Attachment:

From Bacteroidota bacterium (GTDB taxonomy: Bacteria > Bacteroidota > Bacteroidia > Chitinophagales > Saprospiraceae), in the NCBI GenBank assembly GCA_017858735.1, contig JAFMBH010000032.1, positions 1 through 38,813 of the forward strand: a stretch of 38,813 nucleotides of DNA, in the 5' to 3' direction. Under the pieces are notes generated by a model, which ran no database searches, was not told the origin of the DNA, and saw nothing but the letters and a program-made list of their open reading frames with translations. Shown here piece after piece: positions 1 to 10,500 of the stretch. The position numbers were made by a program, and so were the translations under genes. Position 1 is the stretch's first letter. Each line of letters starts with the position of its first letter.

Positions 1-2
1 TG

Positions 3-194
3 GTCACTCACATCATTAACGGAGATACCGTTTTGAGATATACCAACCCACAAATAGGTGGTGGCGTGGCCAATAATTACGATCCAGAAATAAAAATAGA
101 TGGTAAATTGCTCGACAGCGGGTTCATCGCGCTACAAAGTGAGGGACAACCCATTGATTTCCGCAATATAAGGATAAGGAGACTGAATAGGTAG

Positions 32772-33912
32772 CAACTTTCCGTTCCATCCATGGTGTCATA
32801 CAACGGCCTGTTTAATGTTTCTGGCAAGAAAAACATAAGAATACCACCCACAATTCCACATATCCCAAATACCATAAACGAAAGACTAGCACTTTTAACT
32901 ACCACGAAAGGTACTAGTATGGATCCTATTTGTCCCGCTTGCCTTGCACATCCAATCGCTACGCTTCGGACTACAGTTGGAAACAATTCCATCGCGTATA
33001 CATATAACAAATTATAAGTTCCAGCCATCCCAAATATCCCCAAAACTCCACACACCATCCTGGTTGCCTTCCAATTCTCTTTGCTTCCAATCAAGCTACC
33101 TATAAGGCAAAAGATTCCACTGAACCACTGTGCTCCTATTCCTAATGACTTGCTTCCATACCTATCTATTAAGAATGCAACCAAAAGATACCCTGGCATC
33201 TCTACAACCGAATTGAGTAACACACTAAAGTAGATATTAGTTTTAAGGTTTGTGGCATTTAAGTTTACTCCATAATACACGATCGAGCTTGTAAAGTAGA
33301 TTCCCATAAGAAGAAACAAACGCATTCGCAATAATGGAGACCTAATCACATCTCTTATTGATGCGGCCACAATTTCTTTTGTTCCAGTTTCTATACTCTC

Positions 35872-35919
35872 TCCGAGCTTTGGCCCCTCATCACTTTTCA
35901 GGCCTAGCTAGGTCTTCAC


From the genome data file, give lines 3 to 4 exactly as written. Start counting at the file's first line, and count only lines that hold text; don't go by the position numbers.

1 TG

Positions 3-194